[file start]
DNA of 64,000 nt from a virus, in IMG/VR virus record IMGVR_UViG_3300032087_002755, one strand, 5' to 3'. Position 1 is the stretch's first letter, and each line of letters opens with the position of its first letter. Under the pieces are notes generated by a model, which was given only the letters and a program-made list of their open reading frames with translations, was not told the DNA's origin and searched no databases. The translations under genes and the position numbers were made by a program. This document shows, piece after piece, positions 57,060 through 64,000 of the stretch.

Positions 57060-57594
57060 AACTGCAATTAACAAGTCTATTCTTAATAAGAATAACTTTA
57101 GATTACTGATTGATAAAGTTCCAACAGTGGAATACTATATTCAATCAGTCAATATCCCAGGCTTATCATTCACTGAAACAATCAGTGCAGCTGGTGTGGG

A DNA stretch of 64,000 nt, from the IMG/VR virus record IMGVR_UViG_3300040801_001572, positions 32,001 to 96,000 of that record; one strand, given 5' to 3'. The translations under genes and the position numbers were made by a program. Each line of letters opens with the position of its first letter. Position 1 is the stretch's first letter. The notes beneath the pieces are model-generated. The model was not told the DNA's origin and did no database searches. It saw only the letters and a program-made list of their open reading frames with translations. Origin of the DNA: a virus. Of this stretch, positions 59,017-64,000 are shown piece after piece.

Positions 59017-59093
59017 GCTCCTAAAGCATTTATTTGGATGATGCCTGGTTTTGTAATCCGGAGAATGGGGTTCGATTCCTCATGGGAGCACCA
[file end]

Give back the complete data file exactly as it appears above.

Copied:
DNA of 64,000 nt from a virus, in IMG/VR virus record IMGVR_UViG_3300032087_002755, one strand, 5' to 3'. Position 1 is the stretch's first letter, and each line of letters opens with the position of its first letter. Under the pieces are notes generated by a model, which was given only the letters and a program-made list of their open reading frames with translations, was not told the DNA's origin and searched no databases. The translations under genes and the position numbers were made by a program. This document shows, piece after piece, positions 57,060 through 64,000 of the stretch.

Positions 57060-57594
57060 AACTGCAATTAACAAGTCTATTCTTAATAAGAATAACTTTA
57101 GATTACTGATTGATAAAGTTCCAACAGTGGAATACTATATTCAATCAGTCAATATCCCAGGCTTATCATTCACTGAAACAATCAGTGCAGCTGGTGTGGG

A DNA stretch of 64,000 nt, from the IMG/VR virus record IMGVR_UViG_3300040801_001572, positions 32,001 to 96,000 of that record; one strand, given 5' to 3'. The translations under genes and the position numbers were made by a program. Each line of letters opens with the position of its first letter. Position 1 is the stretch's first letter. The notes beneath the pieces are model-generated. The model was not told the DNA's origin and did no database searches. It saw only the letters and a program-made list of their open reading frames with translations. Origin of the DNA: a virus. Of this stretch, positions 59,017-64,000 are shown piece after piece.

Positions 59017-59093
59017 GCTCCTAAAGCATTTATTTGGATGATGCCTGGTTTTGTAATCCGGAGAATGGGGTTCGATTCCTCATGGGAGCACCA